My research interrogates how policy and law-making on climate change have developed in post-colonial states as a tool for empowering or disempowering individuals and groups impacted.
My PhD was funded by a University of Birmingham Global Challenges PhD Scholarship and a National Geographic Society Early Career Grant and received supervision from the University of Birmingham Law School and International Development Department. I used a postcolonial and powershift lens to investigate Kenya’s Climate Change Act-making process from 2006 to 2016. Specifically, I examine how this process enhances or constrains the incorporation of local indigenous knowledge and practices (LIKP). This knowledge system has been developed by indigenous and local communities (ILC) over many generations and used for understanding and responding to environmental changes, including climate change.
My research found that Knowledge is important in climate change policy and law-making processes. It shapes the level of power and the interactions among policy actors, including those found at community, sub-national and national levels. In Kenya, the ILCs are mostly smallholder farmers who dominate the economy, accounting for 40% of the overall workforce and employing 70% of the rural workforce. They are not only victims of climate change but are agents of change who are developing and using their LIKP. They have political capital resulting from their numbers and social capital from their ability to work together to develop and use their knowledge system, which is relevant to their well-being and the environment. Their political and social capital is a source of their power and influence on climate decision-making. However, these policy actors competed with more powerful policy actors who prioritise scientific and professional knowledge in the decision and policy-making spaces. The differential levels of power limit the level of participation of ILCs in the decision-making processes that tackle climate change and, therefore, the incorporation of their knowledge.
In my research, I interviewed policy actors from local communities to national, international, and supra-national organizations as well as academic experts and lead authors of IPCC reports. Through these engagements, I thoroughly understood trends regarding institutional and governance contributions to tackling climate change. I analysed the data and developed an Actor-Knowledge-Institutions (AKI) Framework that could be used to inform research and guide inclusive climate change policy and law-making processes. The framework combines three interdependent themes of actor, knowledge, and institutional arrangements that have been examined mostly in isolation by scholarship.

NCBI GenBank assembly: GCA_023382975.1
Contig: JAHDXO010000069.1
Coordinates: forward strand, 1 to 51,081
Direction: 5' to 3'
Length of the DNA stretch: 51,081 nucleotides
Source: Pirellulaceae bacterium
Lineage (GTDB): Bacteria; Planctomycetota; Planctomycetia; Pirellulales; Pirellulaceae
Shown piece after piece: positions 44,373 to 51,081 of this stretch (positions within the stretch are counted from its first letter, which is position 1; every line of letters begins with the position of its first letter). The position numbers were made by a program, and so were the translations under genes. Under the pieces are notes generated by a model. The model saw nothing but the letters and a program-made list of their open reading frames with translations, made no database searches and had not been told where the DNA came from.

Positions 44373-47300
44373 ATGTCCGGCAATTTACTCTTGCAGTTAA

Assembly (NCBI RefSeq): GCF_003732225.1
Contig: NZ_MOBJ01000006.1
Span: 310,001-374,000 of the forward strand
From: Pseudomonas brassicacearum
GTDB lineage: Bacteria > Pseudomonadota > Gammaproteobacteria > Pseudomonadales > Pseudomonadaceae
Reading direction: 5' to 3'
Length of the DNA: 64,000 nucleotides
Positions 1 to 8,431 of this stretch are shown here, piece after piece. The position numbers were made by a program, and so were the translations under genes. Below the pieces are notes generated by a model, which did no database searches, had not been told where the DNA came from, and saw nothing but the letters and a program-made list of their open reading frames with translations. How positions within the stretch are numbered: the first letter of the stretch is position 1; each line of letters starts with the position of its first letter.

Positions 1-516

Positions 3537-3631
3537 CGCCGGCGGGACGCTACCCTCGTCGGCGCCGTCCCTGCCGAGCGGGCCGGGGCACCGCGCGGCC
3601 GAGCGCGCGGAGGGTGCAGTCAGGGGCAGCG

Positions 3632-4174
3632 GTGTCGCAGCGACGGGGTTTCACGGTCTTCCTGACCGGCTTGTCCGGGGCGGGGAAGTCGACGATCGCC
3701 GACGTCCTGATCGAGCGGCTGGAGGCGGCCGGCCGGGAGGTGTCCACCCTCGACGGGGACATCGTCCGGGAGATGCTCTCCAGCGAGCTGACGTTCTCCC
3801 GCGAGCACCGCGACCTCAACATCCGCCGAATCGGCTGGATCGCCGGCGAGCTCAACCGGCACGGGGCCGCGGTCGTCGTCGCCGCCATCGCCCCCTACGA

My research also had a policy-influencing role. I developed evidence-based policy recommendations on the involvement of local communities and the incorporation of LIKP in combating climate change. Using these, I contributed as an Expert Reviewer of the UN Intergovernmental Panel on Climate Change (IPCC) Sixth Assessment Report processes. My contributions were well received by the contributing authors, and I was acknowledged in the final report published in 2022. In addition, I have sat on panels discussing the co-production of climate change response using different knowledge systems, such as the 2019 Adaptations Futures Conference held at the University of Chile, Santiago. My contribution was captured by Chilean Media and in an IIED blog (https://www.facebook.com/theIIED/posts/10156845244867879). I equally shared the finding of my PhD at the Africa Evidence Conference and emerged as runner-up of the 2020 Africa Evidence Leadership Award (AELA) (https://aen-website.azurewebsites.net/en/learning-space/article/216/)
In 2022, I was awarded a three months Economic and Social Research Council (ESRC) impact-related post-doctoral project in collaboration with the Kenya National Farmers Federation (KENAFF). Using the AKI framework developed from my PhD, I worked with national policy makers, civil society organisations, and private and public institutions of the farm forest and agroforestry sector at decentralised and central levels in Kenya. Directly engaging with different policy actors in Kenya’s climate change policy and law-making process, which was not possible during my PhD due to COVID-19 restrictions, was important to me. These engagements enabled me to understand better the climate change landscape and the challenges of the co-production of responses using different knowledge systems. During the engagements I developed (i) a policy brief on intergenerational knowledge and asset transfer to empower vulnerable groups often left out of decision-making published in the KENAFF Newsletter (The Farmers Voice), (ii) an infographic on the incorporation of LIKP to maximise climate action in the Forest and agroforestry sectors, (iii) published a newspaper on the Kenya Broadcasting Corporation (KBC) ((https://www.kbc.co.ke/news/opinion-editorial/article/34940/policy-reform-battling-climate-change-key-for-effective-youth-participation-in-agriculture), (iv) sat as a panelist at the KENAFF annual general assembly meeting and its National Youth Convention in December 2022 and (v) participated in tree planting events.
This post-doctorate project enabled me to define areas for my future research. These include (i) how to fully capture, transform and communicate LIKP datasets which are expressed in various ways, including communities’ observations, images, local weather station data, and narratives, etc. legalistic ways, and making it available to policy actors during climate change policy and law-making process, and (ii) overcoming bureaucratic structures that do not recognise the everyday informal language of lay people where local knowledge is embedded.